Global wealth became even more concentrated in the hands of the rich in 2016, according to Oxfam. Eight people now control as much wealth as the poorest half of the world’s population. EURACTIV France reports.
Inequality continued to grow in 2016, according to Oxfam’s annual report, An economy for the 99%. Published to coincide with the Davos economic forum, the report analyses the evolution and the causes of inequality in the world.
This year’s conclusion was much the same as it has been for several years: wealth is increasingly concentrated in the hands of the richest 1%, who are now better off than the rest of the world’s population combined.
Using data from Crédit Suisse, Oxfam estimated that the combined wealth of the poorest half of humanity, some 3.6 billion people, represents just 0.2% of the total global wealth, or $409bn.
This figure is based on the Forbes billionaires list, according to which the richest eight men in the world control $426bn between them.
“It is obscene that so much wealth is concentrated in the hands of such an infinitesimal minority when we know that one in ten people in the world lives on less than $2 per day. Inequality consigns millions of people to poverty, breaks down our societies and weakens democracy,” said Manon Aubry, a spokesperson for Oxfam France.
Concentration of wealth
The concentration of wealth has accelerated considerably in recent years: in its 2010 report, Oxfam estimated that the richest 388 people owned as much as the poorest half of the population combined. In 2011 it was 177 individuals, and in 2014, 80 individuals posesed as much as the poorest 50%.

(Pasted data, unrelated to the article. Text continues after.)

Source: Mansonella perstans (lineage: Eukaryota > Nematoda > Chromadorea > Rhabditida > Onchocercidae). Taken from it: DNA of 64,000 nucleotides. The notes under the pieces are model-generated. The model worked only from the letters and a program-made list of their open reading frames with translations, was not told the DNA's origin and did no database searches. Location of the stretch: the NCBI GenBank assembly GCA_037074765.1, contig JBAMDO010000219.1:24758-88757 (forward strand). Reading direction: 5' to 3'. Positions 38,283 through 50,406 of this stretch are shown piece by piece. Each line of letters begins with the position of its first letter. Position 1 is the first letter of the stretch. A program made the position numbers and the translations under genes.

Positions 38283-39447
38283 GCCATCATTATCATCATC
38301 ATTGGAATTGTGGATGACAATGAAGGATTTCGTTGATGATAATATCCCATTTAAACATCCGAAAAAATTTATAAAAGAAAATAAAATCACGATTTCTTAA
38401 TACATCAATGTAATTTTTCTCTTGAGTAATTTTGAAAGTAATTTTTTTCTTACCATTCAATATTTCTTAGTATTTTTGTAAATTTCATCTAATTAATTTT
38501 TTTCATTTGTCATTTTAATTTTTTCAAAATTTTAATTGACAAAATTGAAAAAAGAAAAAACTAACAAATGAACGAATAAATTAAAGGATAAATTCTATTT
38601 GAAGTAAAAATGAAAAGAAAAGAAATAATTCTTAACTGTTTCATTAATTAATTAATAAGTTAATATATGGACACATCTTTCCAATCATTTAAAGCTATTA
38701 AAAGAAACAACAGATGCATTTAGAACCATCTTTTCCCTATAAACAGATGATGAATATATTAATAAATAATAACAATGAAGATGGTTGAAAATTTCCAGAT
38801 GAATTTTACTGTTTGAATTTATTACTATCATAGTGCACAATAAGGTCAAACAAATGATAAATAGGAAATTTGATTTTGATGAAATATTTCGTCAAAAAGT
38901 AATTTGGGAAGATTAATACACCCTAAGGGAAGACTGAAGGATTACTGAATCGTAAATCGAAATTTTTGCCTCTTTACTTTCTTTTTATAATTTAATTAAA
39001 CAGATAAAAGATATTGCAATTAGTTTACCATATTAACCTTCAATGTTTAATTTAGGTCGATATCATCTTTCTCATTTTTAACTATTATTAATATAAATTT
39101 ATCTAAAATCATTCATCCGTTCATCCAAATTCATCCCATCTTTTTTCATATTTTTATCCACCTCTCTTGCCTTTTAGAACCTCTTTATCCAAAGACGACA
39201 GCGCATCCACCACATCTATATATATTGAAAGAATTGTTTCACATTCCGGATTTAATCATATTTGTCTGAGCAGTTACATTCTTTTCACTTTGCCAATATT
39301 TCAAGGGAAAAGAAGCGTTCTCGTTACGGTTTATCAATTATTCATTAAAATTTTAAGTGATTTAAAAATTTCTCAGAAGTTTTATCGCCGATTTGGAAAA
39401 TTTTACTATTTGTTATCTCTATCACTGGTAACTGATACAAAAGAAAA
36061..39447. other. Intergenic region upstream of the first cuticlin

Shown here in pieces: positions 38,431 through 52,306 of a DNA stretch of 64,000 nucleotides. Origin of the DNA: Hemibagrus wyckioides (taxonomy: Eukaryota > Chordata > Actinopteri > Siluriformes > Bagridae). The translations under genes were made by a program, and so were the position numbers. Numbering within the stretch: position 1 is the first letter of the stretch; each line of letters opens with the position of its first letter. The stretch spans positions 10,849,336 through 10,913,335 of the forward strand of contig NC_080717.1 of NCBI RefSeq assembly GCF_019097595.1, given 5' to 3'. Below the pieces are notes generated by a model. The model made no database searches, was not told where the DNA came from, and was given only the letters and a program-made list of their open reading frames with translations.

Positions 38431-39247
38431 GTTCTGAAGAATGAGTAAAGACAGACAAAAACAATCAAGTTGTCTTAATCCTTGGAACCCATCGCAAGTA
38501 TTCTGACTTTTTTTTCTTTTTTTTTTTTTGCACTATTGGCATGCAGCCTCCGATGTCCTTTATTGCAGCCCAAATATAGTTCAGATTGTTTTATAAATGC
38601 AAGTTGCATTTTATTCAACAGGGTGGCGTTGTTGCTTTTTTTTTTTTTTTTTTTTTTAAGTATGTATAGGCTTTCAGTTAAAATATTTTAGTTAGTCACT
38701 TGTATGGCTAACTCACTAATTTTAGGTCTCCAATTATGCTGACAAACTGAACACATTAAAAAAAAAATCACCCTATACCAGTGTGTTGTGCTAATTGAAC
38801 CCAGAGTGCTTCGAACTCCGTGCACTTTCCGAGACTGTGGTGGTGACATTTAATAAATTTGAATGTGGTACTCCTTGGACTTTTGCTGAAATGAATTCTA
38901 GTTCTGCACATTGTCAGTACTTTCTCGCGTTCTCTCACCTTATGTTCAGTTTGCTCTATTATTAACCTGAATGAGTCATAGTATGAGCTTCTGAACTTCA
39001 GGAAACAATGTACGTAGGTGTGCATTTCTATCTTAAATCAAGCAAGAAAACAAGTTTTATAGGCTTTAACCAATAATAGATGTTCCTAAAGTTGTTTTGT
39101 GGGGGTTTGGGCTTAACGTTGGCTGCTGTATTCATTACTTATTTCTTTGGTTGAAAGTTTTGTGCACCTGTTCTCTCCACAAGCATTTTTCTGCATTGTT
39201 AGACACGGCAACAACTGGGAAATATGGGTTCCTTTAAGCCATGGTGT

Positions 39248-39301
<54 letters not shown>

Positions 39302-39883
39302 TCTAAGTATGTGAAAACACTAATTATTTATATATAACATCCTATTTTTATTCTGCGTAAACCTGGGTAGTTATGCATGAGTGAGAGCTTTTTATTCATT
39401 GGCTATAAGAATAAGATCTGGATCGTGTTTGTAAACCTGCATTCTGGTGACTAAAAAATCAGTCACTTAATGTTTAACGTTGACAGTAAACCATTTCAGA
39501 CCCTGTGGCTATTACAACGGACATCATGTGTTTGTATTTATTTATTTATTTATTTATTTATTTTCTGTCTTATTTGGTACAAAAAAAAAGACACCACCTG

But this apparent acceleration of impoverishment is “largely down to the availability of new sources of data from India and China”, Oxfam said.
Redistribution not working
But aside from statistical changes, the acceleration of the concentration of wealth is down to a number of very real factors, notably the transmission of property.
Together, the 1,810 millionaires in dollars listed by Forbes for 2016 own around $6,500bn, roughly as much as the poorest 70% of the world’s population combined. But around one-third of these billionaires inherited their fortunes.
Oxfam predicted that over the next 20 years, inheritance law will allow 500 of these billionaires to pass on more than $2,100bn to their descendants. That is more than the GDP of India, the world’s second most populous country.
Another factor in the concentration of wealth is the ineffectiveness of redistributive measures.
According to the report, the distribution of value created in economies is occurring increasingly in favour of shareholders and to the detriment of workers or producers.
For example, in the 1980s, cocoa producers received 16% of the sale value of a chocolate bar, compared to just 6% today.